I was introduced to John Gottman, Ph.D. by Phil Donahue during the summer of 1995. At that time, Dr. Gottman was promoting the paperback edition of his book, Why Marriages Succeed or Fail…And How You Can Make Yours Last (Gottman, 1995) on the Donahue show. Also at that time, I had taken a break from my career to raise children only to realize that my marriage was failing. Dr. Gottman seemed to know what he was talking about, despite the fact that he was hawking a general interest book on a television talk show, and I decided to purchase his book and find out more.
I learned that Gottman was and is a respected researcher; a professor in the Psychology Department of the University of Washington. He had been doing observational studies of marriage for 20 years at that point, analyzing the interactions of both “happy” and “unhappy” couples in a home-like laboratory setting.
[...] Name one of your partner's major rivals or “enemies.” 39. What would be an ideal job for your partner? 40. What is your partner's major fear? 41. Who is your partner's least favorite relative? 42. What is your partner's favorite holiday? 43. What is your partner's favorite kind of reading? 44. What is your partner's favorite TV show? 45. Who was your partner's best friend in childhood? 46. Who is your partner's favorite poet? 47. What is your partner's favorite side of the bed? [...]
[...] The Mathematics of Love: A Talk With John Gottman. Retrieved 2/25/2007 from http://www.edge.org/3rd_culture/gottman05/gottman05_index.html Appendix I (From Gottman page 203-205) Intervention 1. Love Maps: Introducing the Concept Here the therapist is only sketching the outline of the couple's Love Maps by introducing the concept. In this intervention partners take turns selecting a card from the Love Maps deck. They try to answer the question on the card. For example, “Name your partner's least favorite relative.” The listening spouse corrects the partner if necessary, but in a spirit of fun, not criticism. [...]
[...] research, expanding into family therapy and exploring whether his theory and techniques are applicable to various cultural/language/ethnic/economic groups as well as in situations where domestic abuse or substance abuse are present (The Edge, 2004). He has not written about applicability to same-sex relationships and speaks consistently of “husband” and roles (inclusive of co-habituating heterosexual couples). He has published several books targeted to academic and general audiences, but Marriage Clinic: A Scientifically Based Marital Therapy” (Gottman, 1999) provides the most comprehensive description of his theory and technique currently available, and provides the basis for the remainder of this discussion. [...]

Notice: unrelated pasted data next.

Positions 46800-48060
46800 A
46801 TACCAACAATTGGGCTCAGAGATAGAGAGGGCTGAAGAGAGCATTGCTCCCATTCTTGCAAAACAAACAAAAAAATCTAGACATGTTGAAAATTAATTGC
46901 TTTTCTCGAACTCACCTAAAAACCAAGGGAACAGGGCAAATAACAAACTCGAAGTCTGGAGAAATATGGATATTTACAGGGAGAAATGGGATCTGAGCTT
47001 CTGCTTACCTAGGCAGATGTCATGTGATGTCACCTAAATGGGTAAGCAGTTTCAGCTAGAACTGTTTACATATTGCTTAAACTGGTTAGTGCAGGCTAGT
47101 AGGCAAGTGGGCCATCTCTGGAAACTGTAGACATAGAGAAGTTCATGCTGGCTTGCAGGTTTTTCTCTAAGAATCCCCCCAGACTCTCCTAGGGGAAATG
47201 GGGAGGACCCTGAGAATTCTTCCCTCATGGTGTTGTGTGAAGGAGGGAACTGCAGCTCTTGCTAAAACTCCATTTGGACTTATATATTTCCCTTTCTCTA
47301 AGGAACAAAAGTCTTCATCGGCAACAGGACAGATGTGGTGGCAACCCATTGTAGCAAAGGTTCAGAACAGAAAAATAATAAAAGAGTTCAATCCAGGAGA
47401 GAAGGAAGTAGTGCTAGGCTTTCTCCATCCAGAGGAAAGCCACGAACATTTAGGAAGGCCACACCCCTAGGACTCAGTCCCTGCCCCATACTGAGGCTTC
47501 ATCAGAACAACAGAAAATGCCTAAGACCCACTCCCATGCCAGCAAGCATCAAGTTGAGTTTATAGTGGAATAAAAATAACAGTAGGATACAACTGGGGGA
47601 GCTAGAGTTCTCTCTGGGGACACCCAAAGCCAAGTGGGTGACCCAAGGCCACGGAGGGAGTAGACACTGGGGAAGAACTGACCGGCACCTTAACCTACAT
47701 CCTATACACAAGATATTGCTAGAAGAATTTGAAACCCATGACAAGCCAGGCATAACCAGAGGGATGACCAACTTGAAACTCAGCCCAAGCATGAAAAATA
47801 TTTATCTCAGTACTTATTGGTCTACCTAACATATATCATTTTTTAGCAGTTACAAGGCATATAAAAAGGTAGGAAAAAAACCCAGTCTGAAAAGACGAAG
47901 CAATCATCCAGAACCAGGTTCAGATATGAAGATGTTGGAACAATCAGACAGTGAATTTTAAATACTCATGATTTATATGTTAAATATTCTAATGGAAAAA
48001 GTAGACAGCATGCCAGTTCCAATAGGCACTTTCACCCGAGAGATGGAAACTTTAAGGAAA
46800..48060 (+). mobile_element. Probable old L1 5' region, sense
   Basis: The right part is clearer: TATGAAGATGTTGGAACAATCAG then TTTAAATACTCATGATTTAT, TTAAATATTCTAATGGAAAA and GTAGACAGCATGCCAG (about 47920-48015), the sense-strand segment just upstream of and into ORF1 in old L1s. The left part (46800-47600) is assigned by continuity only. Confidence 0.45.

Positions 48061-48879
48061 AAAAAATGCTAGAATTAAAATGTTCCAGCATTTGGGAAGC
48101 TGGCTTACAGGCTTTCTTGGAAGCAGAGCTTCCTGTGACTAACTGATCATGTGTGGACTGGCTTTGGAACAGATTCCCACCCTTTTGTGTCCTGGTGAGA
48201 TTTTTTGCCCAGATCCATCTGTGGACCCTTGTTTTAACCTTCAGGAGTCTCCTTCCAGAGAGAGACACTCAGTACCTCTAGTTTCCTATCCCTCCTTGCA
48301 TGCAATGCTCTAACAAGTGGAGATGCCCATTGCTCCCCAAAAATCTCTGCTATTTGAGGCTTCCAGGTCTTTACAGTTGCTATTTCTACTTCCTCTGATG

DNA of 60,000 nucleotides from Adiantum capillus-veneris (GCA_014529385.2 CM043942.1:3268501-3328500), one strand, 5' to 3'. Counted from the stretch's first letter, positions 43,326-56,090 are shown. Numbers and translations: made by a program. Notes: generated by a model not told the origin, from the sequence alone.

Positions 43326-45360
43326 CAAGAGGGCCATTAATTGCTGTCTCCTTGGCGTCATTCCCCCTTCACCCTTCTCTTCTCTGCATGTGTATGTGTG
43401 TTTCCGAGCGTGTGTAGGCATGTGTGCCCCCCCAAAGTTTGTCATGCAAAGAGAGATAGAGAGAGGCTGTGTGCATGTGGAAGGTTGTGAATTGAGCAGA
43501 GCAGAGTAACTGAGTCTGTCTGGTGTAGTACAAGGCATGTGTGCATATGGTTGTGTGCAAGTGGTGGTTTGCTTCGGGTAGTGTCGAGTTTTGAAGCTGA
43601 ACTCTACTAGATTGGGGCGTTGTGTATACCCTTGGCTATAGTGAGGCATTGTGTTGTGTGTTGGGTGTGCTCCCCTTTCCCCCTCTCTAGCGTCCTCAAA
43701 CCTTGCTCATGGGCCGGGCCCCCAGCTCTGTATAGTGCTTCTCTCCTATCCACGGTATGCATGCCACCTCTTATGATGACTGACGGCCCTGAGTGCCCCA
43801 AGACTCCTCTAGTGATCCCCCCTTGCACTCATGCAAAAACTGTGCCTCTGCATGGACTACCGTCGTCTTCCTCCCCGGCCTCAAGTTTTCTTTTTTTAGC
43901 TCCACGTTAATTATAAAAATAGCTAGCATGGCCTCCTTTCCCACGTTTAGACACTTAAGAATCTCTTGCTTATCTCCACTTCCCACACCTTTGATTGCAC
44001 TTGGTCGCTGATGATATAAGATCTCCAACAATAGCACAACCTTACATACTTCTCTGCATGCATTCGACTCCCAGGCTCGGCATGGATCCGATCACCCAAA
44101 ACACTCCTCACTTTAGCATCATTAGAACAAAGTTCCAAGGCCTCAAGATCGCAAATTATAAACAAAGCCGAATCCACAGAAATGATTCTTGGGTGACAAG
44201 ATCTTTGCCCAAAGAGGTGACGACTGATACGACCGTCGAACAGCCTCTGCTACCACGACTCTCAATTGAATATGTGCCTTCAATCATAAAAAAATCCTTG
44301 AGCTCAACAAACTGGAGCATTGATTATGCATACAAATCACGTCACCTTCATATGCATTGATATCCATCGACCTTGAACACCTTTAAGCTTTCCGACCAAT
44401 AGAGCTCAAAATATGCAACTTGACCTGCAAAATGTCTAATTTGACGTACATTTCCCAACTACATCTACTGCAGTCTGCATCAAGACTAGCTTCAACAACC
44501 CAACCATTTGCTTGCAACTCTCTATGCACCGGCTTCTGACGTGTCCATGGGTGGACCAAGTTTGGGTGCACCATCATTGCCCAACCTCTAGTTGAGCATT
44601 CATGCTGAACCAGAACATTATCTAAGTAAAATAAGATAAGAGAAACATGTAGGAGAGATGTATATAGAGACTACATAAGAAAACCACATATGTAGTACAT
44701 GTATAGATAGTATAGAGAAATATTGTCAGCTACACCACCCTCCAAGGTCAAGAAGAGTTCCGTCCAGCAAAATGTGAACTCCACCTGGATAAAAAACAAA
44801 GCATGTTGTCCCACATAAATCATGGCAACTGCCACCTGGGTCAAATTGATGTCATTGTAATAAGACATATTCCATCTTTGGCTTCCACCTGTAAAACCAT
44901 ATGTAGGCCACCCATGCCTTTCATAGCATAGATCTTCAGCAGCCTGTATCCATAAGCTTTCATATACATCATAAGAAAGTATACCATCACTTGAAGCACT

[...] What is one of your partner's favorite ways of being soothed? 25. Who is your partner's greatest source of support (other than you)? 26. What is one of your partner's favorite hobbies? 27. What is your partner's favorite sport to watch? 28. What is your partner's favorite sport to play? 29. What does your partner most like to do with time off? 30. What is one of your partner's favorite weekend activities? 31. What is your partner's favorite getaway place? [...]
[...] What is the date of your anniversary? 10. Who is your partner's most favorite relative? 11. What is your partner's fondest dream, as yet unachieved? 12. What is your partner's favorite flower? 13. What is one of your partner's greatest disaster scenarios? 14. What is your partner's favorite time for making love? 15. What makes your partner feel most competent? 16. What is one thing that turns your partner on sexually? 17. What is your partner's favorite meal? 18. What is your partner's favorite way to spend an evening? [...]
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